Cuban bank deposits abroad continue massive migration
By JUAN O. TAMAYO - McClatchy Newspapers
MIAMI -- Cuban bank assets deposited in an international group of
financial institutions showed a second stunning plunge in a row, with
the total nose-diving from $5.65 billion on Sept. 30 to $2.8 billion at
the end of March.
"Two consecutive quarters of massive bank withdrawals signal a drastic
policy change in Cuba that is not the result of temporary factors,"
wrote Luis R. Luis, a former chief economist at the Organization of
American States, who has been monitoring the deposits.
The Bank for International Settlements, or BIS, regularly reports
banking statistics, such as deposits by Cuban banks, from 43 major
Western and emerging economies and offshore financial centers around the
Countries, such as Cuba, usually keep deposits in BIS member banks and
other financial institutions to pay for or guarantee the purchases of
A BIS report on June 4 showed Cuban bank deposits in BIS member
institutions had plunged from $5.65 billion on Sept. 30 to $4.1 billion
on Dec. 31. The latest BIS report showed that amount dropped to $2.86
billion at the end of March.
"What appears to be going on is a major portfolio reallocation of Cuban
international reserves and assets away from Western financial centers
and possibly into banks in countries such as Venezuela and China, which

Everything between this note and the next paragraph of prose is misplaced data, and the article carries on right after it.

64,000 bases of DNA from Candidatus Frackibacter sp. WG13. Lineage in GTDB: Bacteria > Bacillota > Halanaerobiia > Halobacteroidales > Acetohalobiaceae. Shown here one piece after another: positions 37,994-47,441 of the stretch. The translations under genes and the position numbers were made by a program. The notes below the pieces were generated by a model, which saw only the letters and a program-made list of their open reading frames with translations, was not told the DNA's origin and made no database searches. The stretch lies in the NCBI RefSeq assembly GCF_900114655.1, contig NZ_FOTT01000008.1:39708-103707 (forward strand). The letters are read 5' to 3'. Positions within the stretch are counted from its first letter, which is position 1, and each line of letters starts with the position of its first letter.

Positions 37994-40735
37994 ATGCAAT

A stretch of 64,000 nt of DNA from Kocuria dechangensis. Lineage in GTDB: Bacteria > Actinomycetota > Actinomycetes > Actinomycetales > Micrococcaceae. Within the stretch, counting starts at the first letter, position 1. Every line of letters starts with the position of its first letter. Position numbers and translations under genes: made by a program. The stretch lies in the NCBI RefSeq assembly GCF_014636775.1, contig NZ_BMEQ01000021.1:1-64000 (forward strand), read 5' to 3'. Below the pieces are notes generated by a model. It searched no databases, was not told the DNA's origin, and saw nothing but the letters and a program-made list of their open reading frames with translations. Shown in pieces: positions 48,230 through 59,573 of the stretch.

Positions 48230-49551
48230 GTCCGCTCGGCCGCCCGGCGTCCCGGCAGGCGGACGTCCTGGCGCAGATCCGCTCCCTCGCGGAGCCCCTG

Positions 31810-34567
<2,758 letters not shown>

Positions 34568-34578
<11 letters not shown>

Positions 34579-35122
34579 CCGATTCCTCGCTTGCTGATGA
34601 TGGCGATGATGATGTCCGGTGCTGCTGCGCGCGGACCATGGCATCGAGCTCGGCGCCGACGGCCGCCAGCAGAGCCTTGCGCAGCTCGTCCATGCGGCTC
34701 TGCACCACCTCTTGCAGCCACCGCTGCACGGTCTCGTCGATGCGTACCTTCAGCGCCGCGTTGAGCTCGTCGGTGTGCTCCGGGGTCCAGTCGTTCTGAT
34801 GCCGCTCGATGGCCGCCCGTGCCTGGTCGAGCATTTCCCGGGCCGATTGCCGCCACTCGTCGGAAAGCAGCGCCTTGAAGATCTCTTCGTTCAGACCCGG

do not report to the BIS," Luis wrote.
One reason for the shift may be Havana's concern over the stability of
European banks that held much of Cuba's assets, he noted. But there
might be another reason because the European Central Bank will have to
support those banks in a crisis.
"A more powerful reason may be concerns regarding the legal
vulnerability of having financial assets in Western banks which may be
subject to forfeiture by the courts," Luis added in a report emailed
Monday to McClatchy Newspapers and others.
Several Cuban exiles have won multimillion-dollar judgments against
Havana in U.S. courts and are now trying to collect.
Luis noted that it makes sense for Cuba, whose main trade partners are
Venezuela and China, to shift some deposits to banks in those countries
"but not the kind of massive displacement that is apparently taking place."
Cuban officials also may have drawn down the country's deposits to
settle outstanding debts, Luis speculated after the BIS report on June
4, or turned them into gold in hopes of protecting themselves from
global economic swings.